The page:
BY Neal Brown in Reviews | 06 JUN 99
Featured in
Issue 47

Henri Michaux

BY Neal Brown in Reviews | 06 JUN 99

Contemporary interest in Henri Michaux (1899-1984) tends to concentrate on the works he made while under the influence of mescaline. The deliberate self-derangement of his practice has conferred upon the artist the privileged status accorded to mythologised artistic behaviour. The relationship between artistic sensibility and drug use is different from that of artistic creativity and drug use. Ingesting an esoteric vegetable toxin does not appear to have been an aid to creativity for Michaux, but certainly functioned as a short cut to low-level mysticism and guaranteed notoriety.

It is difficult to decide whether or not Michaux is one of those who successfully widened the doors of perception, or just another stoned hysteric like Timothy Leary et al; whether his descriptions are those of a rapt visionary, or of a shrill, over-excited proselytiser. It is possible to see his work as that of a fearlessly able and intelligently sincere enquirer, but also as the dim, burnt out psycho-doodles of a sadly diminished intelligence.

Regarded as a witness to the existential crisis of the 20th century, Michaux continues to be assessed in a somewhat overblown manner. In the exhibition catalogue to this show, for example, the caption for Untitled (1968) reads 'Finally liberated from language, Michaux would throw, blow and drag ink around the paper, releasing his inner turmoil'. Such groaning descriptions of artistic 'turmoil', along with Eric Duvivier's excruciatingly bad film about Michaux's hallucinations, Visions of a Visionary World (1963), played to repellently fascinating, kitsch effect in this show, conspire to weaken Michaux's case still further. The fact that his euphoric art writings, when translated from their original French art-babble into English art-babble, become painfully over-florid does not help matters either.

'Liberated from language' refers to Michaux's ambivalent straddling of two artistic disciplines: writing and drawing. The artist regarded spoken or written language as somehow disfiguring - an unwelcome compromise of the originating creative impulse, devised without consultation with Michaux and therefore the 'words of others'. Drawing comprises spontaneous correspondence with feeling, without such regimented precedent. For these reasons, Michaux devised his own gesturally drawn alphabets, such as Alphabet (1927), which recall ancient, indecipherable texts.

At heart it appears that Michaux was an extreme egoist, reluctant to co-operate even with fundamental social constructs except strictly on his own terms. His splendid isolation is not indifferent towards his audience however - every sentence the artist wrote strained for effect. Michaux's famous reticence and enigmatic outsider status are belied by his strident self-obsession and over-use of the first-person pronoun in his 30 or so volumes of writing. His artistic stance parallels the anorexia he suffered (unusually for a male), in his youth. If the inverse law of anorexia dictates that less is more, Michaux's apparent self-effacement becomes a desperate, shrill scream for attention.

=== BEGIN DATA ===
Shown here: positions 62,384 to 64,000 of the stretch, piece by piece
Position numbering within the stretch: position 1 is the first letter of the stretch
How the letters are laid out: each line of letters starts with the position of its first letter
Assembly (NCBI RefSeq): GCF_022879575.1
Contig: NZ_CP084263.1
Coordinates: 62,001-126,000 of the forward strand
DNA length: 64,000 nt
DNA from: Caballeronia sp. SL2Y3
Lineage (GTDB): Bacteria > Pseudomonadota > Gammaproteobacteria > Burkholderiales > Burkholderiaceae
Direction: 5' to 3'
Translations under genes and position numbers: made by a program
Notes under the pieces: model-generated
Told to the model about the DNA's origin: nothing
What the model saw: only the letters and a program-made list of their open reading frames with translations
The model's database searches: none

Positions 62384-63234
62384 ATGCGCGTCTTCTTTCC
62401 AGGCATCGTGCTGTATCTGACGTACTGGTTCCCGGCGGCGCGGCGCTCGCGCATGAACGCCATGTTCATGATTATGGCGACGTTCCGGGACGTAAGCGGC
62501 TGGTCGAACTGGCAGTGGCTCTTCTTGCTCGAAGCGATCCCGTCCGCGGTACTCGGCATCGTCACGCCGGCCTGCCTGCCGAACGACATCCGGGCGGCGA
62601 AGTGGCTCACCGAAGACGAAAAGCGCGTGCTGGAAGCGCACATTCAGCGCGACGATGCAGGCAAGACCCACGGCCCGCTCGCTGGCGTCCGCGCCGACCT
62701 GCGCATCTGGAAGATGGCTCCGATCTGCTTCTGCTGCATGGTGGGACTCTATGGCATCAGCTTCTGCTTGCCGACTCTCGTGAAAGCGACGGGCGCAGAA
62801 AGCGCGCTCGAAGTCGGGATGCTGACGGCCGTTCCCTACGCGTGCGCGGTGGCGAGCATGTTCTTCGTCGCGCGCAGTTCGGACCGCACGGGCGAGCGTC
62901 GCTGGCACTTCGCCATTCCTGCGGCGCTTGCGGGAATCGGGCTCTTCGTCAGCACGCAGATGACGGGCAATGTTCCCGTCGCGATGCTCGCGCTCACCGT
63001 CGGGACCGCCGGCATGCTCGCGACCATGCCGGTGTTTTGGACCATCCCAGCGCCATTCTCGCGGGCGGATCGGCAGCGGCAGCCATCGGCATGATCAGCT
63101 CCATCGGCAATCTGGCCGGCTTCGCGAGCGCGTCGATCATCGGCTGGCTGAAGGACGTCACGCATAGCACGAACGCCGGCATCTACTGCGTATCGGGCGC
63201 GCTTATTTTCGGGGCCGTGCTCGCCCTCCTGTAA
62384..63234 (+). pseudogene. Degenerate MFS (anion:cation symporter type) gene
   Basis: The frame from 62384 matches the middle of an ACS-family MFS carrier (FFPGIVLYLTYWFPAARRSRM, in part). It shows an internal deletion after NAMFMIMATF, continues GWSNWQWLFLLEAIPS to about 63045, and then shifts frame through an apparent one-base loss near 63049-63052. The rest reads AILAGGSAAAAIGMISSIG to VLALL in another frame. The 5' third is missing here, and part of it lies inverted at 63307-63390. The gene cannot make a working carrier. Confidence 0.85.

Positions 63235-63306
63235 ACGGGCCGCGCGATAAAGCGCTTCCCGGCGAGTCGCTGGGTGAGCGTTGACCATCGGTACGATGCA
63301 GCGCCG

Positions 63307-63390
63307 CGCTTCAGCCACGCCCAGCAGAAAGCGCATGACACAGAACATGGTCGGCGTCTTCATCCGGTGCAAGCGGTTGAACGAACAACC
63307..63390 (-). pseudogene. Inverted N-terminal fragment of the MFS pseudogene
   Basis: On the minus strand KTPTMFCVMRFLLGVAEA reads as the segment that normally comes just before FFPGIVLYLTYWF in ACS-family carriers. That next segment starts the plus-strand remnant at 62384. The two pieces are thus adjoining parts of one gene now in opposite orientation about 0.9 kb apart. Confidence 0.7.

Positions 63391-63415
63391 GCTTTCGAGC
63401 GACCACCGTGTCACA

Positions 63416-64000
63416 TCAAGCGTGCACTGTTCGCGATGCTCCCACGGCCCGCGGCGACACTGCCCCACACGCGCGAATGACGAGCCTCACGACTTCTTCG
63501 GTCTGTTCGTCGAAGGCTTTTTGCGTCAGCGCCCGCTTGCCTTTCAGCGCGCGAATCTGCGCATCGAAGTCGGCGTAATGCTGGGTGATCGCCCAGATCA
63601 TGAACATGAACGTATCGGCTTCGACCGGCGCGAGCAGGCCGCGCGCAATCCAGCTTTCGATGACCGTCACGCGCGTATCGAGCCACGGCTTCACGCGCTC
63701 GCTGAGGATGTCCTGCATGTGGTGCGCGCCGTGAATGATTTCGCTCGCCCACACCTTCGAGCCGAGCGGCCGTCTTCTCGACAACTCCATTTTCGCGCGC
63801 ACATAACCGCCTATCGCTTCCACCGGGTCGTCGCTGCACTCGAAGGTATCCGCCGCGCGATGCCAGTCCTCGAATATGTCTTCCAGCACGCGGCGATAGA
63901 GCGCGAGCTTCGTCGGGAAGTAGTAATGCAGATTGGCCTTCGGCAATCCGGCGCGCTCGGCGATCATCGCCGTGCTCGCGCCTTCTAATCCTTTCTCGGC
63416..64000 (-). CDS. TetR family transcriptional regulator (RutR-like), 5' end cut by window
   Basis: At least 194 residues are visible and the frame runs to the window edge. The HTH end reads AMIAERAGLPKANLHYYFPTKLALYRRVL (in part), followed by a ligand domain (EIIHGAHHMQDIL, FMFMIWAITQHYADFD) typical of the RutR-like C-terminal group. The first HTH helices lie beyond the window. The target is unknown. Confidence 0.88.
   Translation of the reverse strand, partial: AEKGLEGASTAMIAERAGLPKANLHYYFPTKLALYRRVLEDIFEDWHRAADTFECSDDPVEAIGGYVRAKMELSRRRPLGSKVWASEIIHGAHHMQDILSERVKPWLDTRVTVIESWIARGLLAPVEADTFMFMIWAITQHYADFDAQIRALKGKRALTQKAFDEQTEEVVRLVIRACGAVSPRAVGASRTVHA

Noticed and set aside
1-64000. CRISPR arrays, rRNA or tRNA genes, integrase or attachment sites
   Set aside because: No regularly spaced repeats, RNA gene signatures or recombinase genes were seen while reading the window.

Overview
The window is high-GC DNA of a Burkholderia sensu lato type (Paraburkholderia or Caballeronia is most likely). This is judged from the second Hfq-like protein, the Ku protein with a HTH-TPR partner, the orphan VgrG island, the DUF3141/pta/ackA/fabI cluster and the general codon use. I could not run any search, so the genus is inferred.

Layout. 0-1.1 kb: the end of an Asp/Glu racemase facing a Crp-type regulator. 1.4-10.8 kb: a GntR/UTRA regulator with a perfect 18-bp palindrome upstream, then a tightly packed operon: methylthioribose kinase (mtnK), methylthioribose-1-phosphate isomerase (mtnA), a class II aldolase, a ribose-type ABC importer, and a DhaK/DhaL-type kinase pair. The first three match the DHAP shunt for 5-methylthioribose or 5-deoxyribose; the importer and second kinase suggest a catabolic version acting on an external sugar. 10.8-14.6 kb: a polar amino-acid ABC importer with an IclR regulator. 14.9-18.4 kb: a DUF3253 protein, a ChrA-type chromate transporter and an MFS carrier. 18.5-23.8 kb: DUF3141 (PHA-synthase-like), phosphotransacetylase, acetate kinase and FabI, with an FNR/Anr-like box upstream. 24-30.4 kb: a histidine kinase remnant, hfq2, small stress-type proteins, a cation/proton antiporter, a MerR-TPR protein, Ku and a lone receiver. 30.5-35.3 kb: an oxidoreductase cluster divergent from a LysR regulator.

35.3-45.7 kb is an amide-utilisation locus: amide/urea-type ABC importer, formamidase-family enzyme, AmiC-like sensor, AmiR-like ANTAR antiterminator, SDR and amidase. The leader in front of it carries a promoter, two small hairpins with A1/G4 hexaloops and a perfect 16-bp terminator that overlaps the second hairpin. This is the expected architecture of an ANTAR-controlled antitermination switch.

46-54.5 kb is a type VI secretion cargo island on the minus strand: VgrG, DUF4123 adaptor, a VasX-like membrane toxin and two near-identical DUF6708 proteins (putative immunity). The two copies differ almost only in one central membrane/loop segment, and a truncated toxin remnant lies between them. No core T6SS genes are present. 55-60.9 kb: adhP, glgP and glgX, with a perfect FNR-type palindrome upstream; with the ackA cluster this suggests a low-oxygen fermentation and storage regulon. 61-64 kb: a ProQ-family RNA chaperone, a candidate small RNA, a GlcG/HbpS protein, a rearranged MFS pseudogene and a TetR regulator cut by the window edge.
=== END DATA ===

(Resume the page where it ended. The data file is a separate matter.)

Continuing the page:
Michaux's texts, and their crossover into ideograms, hieroglyphs and gestural calligraphy, reach their apotheosis with the mescaline works - ink or coloured pencil on paper drawings executed either under the influence of mescaline or during later recollections of its effects. Works such as Mescaline Drawing (c.1956-58), unlike the earlier watercolours, are at once sincere, enjoyable and artless, and, in a self-damaged way, heart-stoppingly scary, comprising obsessive replications of vacillating viral forms. Cumulatively, the shifting cellular patterns become organically symmetrical, like a cerebral cortex, or cross-sections of other natural phenomena.

With his mescaline works, the liberation Michaux craved from language became, through drugs and automated drawing, ironically subsumed into a totally unliberated slavery to the nervous-tic-like repetitions and slowed-down macro/micro cosmos of the stoned person. The sadly perishing paper of the drawings recalls the cheap material of a child's old scrapbook that has acidified and yellowed, the fugitive colours of which are now dull or subdued. The effect is of an old person reminiscing about their youth, a youth now identifiably dated by its long-gone fashion statements.

Neal Brown is an artist and writer based in London, UK.